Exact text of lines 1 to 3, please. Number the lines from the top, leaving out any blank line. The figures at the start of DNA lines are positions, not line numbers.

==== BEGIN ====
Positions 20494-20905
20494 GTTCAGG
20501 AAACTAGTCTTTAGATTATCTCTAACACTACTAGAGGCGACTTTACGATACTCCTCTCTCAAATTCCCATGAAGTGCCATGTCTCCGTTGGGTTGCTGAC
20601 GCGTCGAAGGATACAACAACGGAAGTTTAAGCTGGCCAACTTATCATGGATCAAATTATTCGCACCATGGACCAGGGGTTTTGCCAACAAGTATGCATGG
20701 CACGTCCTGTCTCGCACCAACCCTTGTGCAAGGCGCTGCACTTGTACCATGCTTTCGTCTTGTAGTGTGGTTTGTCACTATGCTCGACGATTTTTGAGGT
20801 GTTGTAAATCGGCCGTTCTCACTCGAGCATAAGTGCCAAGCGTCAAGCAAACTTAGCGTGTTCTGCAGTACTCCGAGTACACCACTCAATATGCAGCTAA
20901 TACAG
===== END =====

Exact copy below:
Positions 20494-20905
20494 GTTCAGG
20501 AAACTAGTCTTTAGATTATCTCTAACACTACTAGAGGCGACTTTACGATACTCCTCTCTCAAATTCCCATGAAGTGCCATGTCTCCGTTGGGTTGCTGAC